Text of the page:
System Number: 06423
Date: 24 and 26 November 1852
Author: Anna Matilda Whistler
Place: West Point
Repository: Glasgow University Library
Call Number: MS Whistler W418
Document Type: ALS
62 Sloane St
Wed. Nov 24th 1852
This is a delightful task to me dearest Jemie & if you can induce your fancy sketches to describe West Point realities in class, in barrack, Sis & Mother will not be slow to acknowledge them, & Seymour will regale his leisure moments & "bless the dear cadet & wish he could see him." these ejaculations sound to my ear hearty. Imagine us yesterday morning finishing our breakfast upon scraps sent us by George, what a pity you had only the end of your supply of paper, but tho your ink was rather sketchy the character was natural & therefore we excused all defects. I could not but feel flattered that you had had the blues after your visit to Scarsdale & tho I do not escape them in this far off distance from my boys, I comfort myself in the picture reward of our improving this winter.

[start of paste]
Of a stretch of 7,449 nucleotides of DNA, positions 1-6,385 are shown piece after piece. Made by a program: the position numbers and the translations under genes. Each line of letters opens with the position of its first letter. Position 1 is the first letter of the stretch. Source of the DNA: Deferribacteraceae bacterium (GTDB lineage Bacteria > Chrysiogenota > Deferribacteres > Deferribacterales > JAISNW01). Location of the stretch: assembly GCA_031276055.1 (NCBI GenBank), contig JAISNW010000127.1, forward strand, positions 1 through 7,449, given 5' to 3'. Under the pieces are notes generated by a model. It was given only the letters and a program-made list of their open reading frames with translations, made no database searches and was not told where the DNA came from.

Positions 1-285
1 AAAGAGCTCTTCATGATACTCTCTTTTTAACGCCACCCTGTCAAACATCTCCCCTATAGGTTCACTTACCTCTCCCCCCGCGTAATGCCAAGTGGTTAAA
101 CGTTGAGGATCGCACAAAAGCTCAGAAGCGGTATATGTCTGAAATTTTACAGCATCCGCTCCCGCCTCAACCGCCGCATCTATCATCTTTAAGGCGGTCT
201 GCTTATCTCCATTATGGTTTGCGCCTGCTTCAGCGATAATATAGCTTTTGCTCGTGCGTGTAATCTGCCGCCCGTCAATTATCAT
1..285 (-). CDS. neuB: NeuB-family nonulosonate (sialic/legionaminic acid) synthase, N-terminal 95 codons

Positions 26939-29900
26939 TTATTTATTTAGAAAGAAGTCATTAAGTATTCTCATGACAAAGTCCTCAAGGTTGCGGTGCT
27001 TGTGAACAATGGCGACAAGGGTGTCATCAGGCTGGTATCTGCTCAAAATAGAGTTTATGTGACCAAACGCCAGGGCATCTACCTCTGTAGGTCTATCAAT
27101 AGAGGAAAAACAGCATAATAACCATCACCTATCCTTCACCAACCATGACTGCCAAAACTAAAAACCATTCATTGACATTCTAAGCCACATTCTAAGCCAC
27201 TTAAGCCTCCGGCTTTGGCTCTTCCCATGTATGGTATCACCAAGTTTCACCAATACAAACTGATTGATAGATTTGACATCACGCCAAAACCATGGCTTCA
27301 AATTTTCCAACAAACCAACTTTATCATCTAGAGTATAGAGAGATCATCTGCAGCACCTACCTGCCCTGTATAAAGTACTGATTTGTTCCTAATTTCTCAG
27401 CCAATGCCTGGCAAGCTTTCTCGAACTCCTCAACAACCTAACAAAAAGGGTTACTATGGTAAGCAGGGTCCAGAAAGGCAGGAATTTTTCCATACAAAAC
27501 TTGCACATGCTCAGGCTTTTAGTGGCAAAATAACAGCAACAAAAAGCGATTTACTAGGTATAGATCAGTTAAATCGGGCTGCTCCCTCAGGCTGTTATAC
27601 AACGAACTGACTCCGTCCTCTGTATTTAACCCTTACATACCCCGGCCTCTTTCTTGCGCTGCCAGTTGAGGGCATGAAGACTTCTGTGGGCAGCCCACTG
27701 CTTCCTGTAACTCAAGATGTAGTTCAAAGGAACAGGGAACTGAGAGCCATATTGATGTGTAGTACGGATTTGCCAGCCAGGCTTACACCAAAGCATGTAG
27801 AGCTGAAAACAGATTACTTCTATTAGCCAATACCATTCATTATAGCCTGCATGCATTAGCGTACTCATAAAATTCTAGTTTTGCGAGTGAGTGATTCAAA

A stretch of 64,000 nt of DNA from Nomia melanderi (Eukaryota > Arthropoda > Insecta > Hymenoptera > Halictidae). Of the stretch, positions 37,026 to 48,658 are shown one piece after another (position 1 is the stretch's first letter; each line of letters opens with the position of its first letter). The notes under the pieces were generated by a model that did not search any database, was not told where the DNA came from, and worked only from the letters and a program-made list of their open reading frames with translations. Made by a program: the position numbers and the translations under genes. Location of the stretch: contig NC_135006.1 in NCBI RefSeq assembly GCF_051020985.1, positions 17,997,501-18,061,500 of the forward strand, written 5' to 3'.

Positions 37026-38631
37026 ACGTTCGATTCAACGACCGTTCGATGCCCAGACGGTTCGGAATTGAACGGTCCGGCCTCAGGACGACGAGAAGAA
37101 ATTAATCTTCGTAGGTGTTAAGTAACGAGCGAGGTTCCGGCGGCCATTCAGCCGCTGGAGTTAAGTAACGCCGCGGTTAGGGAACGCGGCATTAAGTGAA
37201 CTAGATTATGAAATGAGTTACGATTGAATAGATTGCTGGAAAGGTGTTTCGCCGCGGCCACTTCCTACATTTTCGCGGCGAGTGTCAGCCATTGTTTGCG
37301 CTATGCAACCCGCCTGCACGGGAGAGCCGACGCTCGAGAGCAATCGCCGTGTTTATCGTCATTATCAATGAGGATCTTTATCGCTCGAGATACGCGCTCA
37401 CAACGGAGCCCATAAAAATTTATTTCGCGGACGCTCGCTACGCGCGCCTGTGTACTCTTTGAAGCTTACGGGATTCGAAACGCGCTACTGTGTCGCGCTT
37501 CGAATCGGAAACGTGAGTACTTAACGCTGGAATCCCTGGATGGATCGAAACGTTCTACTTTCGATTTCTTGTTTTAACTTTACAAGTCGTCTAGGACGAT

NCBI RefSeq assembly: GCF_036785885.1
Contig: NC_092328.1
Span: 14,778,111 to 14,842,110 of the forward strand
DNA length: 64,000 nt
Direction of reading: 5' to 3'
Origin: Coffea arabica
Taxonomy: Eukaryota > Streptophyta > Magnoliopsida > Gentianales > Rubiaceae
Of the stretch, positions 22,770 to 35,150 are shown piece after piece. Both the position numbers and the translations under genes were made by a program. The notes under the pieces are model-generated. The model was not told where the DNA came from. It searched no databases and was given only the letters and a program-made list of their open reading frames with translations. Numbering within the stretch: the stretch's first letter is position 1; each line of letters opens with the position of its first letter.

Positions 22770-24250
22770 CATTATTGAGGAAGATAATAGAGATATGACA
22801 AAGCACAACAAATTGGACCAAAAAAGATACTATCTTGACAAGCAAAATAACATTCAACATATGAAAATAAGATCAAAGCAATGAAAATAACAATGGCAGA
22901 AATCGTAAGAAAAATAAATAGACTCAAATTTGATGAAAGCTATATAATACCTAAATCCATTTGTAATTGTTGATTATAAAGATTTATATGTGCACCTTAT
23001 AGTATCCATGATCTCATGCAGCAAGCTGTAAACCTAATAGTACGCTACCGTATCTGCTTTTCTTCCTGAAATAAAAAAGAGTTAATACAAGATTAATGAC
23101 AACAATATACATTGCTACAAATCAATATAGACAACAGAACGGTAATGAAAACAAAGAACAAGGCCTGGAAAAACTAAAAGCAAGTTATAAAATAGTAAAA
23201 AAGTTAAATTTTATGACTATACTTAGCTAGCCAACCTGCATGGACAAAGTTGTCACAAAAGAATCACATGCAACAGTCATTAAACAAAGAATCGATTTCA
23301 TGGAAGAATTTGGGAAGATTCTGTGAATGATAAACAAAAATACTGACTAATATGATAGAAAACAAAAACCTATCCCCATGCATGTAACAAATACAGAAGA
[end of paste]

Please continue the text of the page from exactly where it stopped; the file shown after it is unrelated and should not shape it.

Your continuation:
Friday morning 26th